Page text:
Infectious stuffs


  • Staphylococcus - in clusters.
  • Streptococcus - in chains.


Basic knowledge of stain is important. The above article starts with H&E and goes from there.


Food and pathology

General surgeon talk

Generally, positive margins suck; in locally advanced rectal cancer survival, in one study, [9]five year survival was found to be 60%, 31% and 0% for R0, R1, and R2 resections respectively.

Oncologist talk

  • ECOG - score from 1-5 for performance status.[10]
    • ECOG = Eastern Cooperative Oncology Group.

ECOG score:

  • ECOG 0: healthy.
  • ECOG 1: ambulatory, no strenuous activity.
  • ECOG 2: limited to self-care in bed <50% of time.
  • ECOG 3: difficult to care for self in bed >50% of time.
  • ECOG 4: bed bound.
  • ECOG 5: dead.

Fixation & lifestyle

Pathologist have a great lifestyle 'cause tissue takes long to fix; the penetration of tissue by formalin is 1 mm/hour.[11]


  • Pathologists throw around the term high power field (HPF).
    • "HPF" has no agreed upon definition and, IMHO, should never be used without definition.

HPF generally refers to the area seen with the largest magnification objective (40x), i.e. the field at 400x (as the eye piece magnification is usually 10x). The field size varies significantly from microscope to microscope.

Estimating field of view

FOV = Deye piece x 1/Mobj.


  • FOV = field of view.
  • Deye piece = diameter of eye piece (this is usually inscribed on the side of the eye piece).
  • Mobj = magnification of the objective.


  • Deye piece = 22 mm
  • Mobj = 40x (largest magnification objective)

Applying the formula:

  • FOV = 22 mm / 40
  • FOV = 0.55 mm

Pathology reports

There is no universal standard but there is a push to standard.[12]

Standards lead to uniformity and consistency.[13]

The closest I've found to a standard is laid-out in by Goldsmith et al..[14]


As far as I know, the first papers on the topic of standards were written in 1992.[15][16][17]


The College of American Pathologists (CAP) has checklists for cancer - CAP protocols.

I suspect pathologists will use more checklists in the future... they are deemed effective in a number of places inside and outside of medicine. Surgeons know that checklists work and that they save lives.[18] Airline pilots have been using checklists for years and years.

An excellent book about checklists is: The checklist manifesto by Dr. Atul Gawande.[19]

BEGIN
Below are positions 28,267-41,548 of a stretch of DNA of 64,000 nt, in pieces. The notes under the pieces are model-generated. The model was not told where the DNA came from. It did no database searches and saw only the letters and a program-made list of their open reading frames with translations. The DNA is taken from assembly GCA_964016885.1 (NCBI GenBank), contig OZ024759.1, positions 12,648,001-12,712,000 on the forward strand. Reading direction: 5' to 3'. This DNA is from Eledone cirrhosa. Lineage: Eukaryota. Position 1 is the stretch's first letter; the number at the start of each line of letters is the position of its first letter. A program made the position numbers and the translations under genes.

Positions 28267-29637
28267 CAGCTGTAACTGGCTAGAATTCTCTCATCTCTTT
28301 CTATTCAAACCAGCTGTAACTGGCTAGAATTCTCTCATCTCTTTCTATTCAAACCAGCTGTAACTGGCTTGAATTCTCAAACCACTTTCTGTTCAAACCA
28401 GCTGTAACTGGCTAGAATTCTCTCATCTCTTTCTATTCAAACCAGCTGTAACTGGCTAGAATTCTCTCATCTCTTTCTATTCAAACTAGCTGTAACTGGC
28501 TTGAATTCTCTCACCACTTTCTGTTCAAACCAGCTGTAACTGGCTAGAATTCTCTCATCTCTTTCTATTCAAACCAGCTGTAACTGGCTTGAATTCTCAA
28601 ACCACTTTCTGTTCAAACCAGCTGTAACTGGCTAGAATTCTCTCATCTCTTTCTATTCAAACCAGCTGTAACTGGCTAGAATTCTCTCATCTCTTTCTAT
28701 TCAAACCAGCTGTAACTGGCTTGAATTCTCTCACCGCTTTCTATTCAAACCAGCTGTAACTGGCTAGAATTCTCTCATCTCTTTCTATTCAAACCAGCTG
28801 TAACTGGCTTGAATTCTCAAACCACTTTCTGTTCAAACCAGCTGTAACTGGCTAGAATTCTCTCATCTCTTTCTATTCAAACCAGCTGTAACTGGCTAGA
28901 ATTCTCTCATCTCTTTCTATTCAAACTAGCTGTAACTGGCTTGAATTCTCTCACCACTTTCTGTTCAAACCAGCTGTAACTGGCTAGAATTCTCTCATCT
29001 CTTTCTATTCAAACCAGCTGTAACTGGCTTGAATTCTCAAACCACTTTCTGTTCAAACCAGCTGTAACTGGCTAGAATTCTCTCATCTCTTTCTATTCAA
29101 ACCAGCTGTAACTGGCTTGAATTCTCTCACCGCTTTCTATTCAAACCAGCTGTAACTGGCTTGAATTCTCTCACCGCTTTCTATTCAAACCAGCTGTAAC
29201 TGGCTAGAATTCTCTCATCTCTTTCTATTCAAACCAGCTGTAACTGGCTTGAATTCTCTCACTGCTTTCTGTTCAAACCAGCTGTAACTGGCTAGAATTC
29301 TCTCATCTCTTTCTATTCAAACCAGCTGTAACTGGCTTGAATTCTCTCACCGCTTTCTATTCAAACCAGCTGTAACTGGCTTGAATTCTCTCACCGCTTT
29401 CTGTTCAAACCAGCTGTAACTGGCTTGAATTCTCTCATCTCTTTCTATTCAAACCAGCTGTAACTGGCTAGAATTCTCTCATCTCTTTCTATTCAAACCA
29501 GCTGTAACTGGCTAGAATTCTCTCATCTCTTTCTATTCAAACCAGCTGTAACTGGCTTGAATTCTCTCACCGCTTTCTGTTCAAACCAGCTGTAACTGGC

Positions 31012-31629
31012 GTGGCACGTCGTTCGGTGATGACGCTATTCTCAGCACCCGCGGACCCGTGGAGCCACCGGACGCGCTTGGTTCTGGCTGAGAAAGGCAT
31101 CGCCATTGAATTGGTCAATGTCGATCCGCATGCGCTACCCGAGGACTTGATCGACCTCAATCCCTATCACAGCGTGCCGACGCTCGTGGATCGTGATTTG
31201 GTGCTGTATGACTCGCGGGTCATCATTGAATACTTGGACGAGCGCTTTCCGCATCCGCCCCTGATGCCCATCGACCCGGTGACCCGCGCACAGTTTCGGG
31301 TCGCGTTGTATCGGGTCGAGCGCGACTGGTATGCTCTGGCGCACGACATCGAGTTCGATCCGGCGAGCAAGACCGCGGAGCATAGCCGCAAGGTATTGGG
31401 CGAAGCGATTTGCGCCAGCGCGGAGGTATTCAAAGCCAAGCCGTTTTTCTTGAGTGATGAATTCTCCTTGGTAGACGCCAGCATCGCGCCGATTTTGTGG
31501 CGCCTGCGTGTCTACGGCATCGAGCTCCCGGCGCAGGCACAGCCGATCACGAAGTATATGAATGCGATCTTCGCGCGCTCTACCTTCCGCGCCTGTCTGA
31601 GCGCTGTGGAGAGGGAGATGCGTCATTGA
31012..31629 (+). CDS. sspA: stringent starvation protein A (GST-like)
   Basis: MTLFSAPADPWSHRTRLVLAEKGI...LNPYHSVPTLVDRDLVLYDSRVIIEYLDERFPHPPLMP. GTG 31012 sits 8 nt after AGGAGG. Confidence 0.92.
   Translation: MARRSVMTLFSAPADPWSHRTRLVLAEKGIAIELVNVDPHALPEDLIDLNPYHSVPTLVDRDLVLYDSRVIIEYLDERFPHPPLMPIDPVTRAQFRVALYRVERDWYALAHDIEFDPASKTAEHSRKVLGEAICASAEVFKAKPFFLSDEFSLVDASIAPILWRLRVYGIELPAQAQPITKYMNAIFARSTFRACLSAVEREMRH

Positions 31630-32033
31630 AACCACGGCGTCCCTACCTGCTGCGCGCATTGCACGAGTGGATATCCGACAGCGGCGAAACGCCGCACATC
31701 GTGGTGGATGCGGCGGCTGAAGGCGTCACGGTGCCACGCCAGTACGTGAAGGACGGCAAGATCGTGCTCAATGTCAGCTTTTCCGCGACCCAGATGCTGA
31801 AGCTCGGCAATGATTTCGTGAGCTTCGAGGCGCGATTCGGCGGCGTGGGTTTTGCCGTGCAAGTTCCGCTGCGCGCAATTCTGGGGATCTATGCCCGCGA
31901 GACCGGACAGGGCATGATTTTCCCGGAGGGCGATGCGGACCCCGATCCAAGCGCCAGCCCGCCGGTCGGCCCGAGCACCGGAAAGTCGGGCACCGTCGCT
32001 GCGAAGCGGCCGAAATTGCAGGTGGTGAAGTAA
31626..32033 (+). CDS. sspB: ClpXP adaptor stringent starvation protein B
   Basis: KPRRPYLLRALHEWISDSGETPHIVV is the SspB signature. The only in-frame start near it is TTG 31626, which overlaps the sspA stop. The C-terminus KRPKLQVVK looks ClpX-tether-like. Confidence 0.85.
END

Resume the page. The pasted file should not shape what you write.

Standard diagnostic notation

Site, operation/procedure:
- Tissue type diagnosis.

Gallbladder, cholecystectomy:
- Acute cholecystitis.


  1. Often said by STC.
  2. Storiform. URL: Accessed on: April 24, 2009.
  3. URL: Accessed on: March 9, 2010.
  5. URL: Accessed on: 18 January 2010.
  6. PBoD P.82.
  7. 7.0 7.1 Adams DO (1976). "The granulomatous inflammatory response. A review.". American Journal of Pathology 84 (1): 164–191. PMID 937513.
  8. 8.0 8.1 8.2 El-Zammar, OA.; Katzenstein, AL. (Feb 2007). "Pathological diagnosis of granulomatous lung disease: a review.". Histopathology 50 (3): 289-310. doi:10.1111/j.1365-2559.2006.02546.x. PMID 17257125.
  9. Larsen SG, Wiig JN, Dueland S, Giercksky KE (April 2008). "Prognostic factors after preoperative irradiation and surgery for locally advanced rectal cancer". Eur J Surg Oncol 34 (4): 410–7. doi:10.1016/j.ejso.2007.05.012. PMID 17614249.
  10. PMID 7165009.
  11. Gross rounds. 14 August 2009.
  12. URL:
  13. Leslie KO, Rosai J (November 1994). "Standardization of the surgical pathology report: formats, templates, and synoptic reports". Semin Diagn Pathol 11 (4): 253–7. PMID 7878300.
  14. Reporting guidelines for clinical laboratory reports in surgical pathology. Goldsmith JD, Siegal GP, Suster S, Wheeler TM, Brown RW. Arch Pathol Lab Med. 2008 Oct;132(10):1608-16. PMID 18834219.
  15. Rosai J, Bonfiglio TA, Corson JM, et al. (March 1992). "Standardization of the surgical pathology report". Mod. Pathol. 5 (2): 197–9. PMID 1574498.
  16. PMID 1574486
  17. Pubmed search
  18. Soar J, Peyton J, Leonard M, Pullyblank AM (2009). "Surgical safety checklists". BMJ 338: b220. PMID 19158173.
  19. Gawande A. The checklist manifesto: How to get things right. Metropolitan Books. 2009. URL: ISBN-13 978-0805091748.

External links